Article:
Last year, two Egyptian journalists, Mohammad El-Garhey of the daily Al-Masry Al-Youm and Alyaa Abo Shahba of the online portal Masrawy, produced unprecedented investigative reports on HIV and AIDS in Egypt. Specifically, they highlighted incompetence at the state level—incompetence that was costing Egyptian lives. Both journalists documented AIDS-related deaths. The deceased had registered their status with the Ministry of Health, and the effective treatment they hoped to receive simply did not materialize. El-Garhey confirmed the health-monitoring equipment Ahmed had complained about almost two years earlier was in fact inoperable. A project addressing Egypt’s prison population had been abandoned, due to the violence at prisons during the revolution. Abo Shahba found that the Ministry of Health analysis kept imported medicine at customs—sometimes for up to a month—a direct cause of Egypt’s not providing appropriate antiretroviral medication to its citizens with HIV. Lack of adequate foresight and planning on the part of the Ministry of Health was the overarching culprit. Yet both articles are colored with the voices of health officials who either downplay the allegations or claim nothing is awry with Egypt’s HIV medicine distribution program.
On December 2, 2014, ten months after El-Garhey’s and four months after Abo Shahba’s articles were published, the United Nations Information Centre (UNIC) and UNAIDS held a press conference in Cairo to commemorate World AIDS Day. Dr. Walid Kamal, the Ministry of Health’s National AIDS Program Manager, and Dr. Ahmed Khamis, UNAIDS Egypt Country Coordinator, presented Egypt’s new lofty goals to journalists: “Zero new HIV infections, Zero AIDS related deaths, and Zero Stigma and Discrimination by 2030,” according to UNIC’s website.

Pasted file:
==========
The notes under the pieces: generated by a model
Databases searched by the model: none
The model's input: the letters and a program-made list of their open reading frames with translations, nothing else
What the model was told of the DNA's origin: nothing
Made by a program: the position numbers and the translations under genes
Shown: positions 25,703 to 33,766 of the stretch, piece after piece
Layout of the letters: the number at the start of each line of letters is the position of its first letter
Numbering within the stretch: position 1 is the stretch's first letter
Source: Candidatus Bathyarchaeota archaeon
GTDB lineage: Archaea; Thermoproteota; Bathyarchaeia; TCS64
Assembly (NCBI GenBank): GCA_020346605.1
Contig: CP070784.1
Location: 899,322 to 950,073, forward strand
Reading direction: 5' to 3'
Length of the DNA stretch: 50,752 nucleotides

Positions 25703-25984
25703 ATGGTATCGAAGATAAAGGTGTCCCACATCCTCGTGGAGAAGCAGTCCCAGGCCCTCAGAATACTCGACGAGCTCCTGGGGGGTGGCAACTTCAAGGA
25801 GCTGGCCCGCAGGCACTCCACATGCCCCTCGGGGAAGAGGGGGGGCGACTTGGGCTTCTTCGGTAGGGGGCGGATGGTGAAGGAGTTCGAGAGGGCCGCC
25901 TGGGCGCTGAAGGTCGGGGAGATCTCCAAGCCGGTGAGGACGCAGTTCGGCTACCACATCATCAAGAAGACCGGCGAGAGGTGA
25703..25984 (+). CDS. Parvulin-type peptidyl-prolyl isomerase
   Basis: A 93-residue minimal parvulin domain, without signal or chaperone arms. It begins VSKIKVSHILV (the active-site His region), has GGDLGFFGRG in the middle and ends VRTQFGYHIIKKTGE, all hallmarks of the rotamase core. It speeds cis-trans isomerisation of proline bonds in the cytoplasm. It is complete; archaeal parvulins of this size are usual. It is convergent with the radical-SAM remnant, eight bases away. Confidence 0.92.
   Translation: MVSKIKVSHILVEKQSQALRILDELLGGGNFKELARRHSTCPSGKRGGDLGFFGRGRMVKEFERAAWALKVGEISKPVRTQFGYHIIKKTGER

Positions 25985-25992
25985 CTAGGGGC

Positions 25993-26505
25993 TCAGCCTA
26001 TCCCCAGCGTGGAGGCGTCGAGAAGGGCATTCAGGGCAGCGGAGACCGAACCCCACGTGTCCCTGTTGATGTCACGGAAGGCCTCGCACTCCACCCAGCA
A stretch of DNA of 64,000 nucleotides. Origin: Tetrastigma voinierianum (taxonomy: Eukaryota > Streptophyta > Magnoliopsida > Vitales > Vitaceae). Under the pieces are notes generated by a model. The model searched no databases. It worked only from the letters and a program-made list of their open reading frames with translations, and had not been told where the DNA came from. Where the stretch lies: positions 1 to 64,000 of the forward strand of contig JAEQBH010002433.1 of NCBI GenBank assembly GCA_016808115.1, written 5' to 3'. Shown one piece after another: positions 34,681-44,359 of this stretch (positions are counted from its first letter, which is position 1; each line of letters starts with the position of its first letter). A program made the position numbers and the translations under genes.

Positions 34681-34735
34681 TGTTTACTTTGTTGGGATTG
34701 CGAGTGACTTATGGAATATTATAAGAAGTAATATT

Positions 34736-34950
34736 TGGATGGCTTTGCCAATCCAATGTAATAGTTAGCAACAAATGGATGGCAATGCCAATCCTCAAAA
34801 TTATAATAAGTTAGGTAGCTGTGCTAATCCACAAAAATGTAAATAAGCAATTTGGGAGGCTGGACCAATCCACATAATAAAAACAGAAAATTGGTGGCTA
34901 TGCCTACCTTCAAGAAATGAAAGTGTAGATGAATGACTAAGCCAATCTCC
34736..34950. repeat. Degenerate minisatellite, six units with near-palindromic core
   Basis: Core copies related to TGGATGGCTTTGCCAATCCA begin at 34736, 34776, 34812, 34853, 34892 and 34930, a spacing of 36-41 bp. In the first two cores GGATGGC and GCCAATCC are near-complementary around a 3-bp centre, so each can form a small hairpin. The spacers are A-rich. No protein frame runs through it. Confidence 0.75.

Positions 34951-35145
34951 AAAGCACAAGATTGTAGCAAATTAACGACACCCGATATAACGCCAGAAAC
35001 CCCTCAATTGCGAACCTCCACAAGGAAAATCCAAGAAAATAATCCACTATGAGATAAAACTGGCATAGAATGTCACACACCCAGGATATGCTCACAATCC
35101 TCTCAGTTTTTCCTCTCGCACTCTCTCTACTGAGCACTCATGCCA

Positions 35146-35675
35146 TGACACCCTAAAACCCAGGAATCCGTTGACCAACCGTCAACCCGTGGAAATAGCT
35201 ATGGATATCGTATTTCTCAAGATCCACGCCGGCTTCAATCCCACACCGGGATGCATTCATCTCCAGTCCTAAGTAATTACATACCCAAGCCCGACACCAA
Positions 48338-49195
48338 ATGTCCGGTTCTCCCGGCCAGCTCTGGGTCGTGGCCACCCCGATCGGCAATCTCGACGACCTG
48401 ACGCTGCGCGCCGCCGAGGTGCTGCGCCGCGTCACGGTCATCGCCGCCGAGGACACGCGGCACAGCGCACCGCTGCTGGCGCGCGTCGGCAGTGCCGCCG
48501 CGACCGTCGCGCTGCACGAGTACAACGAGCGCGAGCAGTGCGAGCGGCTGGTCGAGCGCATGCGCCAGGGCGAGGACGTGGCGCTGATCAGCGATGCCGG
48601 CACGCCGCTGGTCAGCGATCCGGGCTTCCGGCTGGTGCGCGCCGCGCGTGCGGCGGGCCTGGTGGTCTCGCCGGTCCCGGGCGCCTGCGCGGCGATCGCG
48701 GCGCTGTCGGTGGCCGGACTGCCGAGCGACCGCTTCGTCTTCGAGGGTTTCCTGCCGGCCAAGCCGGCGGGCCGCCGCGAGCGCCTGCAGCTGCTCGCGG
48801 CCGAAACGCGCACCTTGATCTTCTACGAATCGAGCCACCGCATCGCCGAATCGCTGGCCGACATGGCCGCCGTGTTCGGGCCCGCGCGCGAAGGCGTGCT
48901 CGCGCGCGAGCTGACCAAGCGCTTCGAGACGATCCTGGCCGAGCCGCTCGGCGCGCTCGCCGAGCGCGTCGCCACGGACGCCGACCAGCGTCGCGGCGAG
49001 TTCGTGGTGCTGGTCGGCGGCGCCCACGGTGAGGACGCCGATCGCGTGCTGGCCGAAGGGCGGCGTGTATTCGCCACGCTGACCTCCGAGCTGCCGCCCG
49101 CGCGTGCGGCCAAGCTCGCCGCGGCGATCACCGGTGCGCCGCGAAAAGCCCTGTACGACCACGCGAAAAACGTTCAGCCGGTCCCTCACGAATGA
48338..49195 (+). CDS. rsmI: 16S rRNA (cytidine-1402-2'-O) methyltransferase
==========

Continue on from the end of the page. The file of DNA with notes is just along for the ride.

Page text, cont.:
Both Kamal and Khamis agreed to discuss which, if any, changes had been implemented to ensure that Egyptians with HIV receive proper medication and treatment. But neither was available on the scheduled day and time and neither responded to follow-up messages to reschedule or replied to questions sent by email. Ahmed has little faith in UN agencies and the Ministry of Health: “As far as they’re concerned, they hope we all die.”
Syria has been engulfed in a bloody and destructive civil war since 2011 that has led to over 200,000 deaths. It is also home to the Islamic State. Many Syrians have fled the violence and gone to neighboring countries. In terms of HIV vulnerability, women and girls and displaced persons are particularly susceptible. About half of Syrian refugees are overlaps of those two categories. Some Syrians have entered a third category of vulnerability. To make ends meet in places like Lebanon and Jordan, some Syrian refugees are turning to sex work.
Marieke Ridder is a program manager for vulnerable communities at Aids Fonds, an Amsterdam-based public-private enterprise whose mission is “towards a world without AIDS.” On the group’s website, superimposed on a picture of a woman, are the words “People with HIV are just like you and me” in large font. Ridder, 44 and blonde with light eyes like the woman in the picture, is a wife and mother of two who lives in Rotterdam. When Ridder is enjoying down time, her sense of humor and open nature ensure she is never alone. The kind of person with whom you let your guard down, she makes for good company. When Ridder is working, though, she is all business. And her business is empowering people living with HIV or vulnerable to HIV infection—generally various overlaps of youth, women and girls, sex workers, men who have sex with men, and transsexuals.
Ridder spent the first week of February this year in Lebanon, where she worked with local NGOs attempting to address the influx of Syrian refugees, some of whom already held refugee status in Syria as they originated in Palestine. UNHCR counts nearly 1.2 million Syrian refugees in Lebanon, a country with a population of about 4.5 million, meaning one in five persons currently in Lebanon is a Syrian refugee. With increased demands on resources like jobs and housing, some Syrians—boys, girls, men, and women—are turning to sex work to survive. The dire economic conditions facing Syrian refugees in Lebanon have also led to early marriage for girls, increased risk of gender-based and sexual violence, and survival sex sometimes in exchange for food.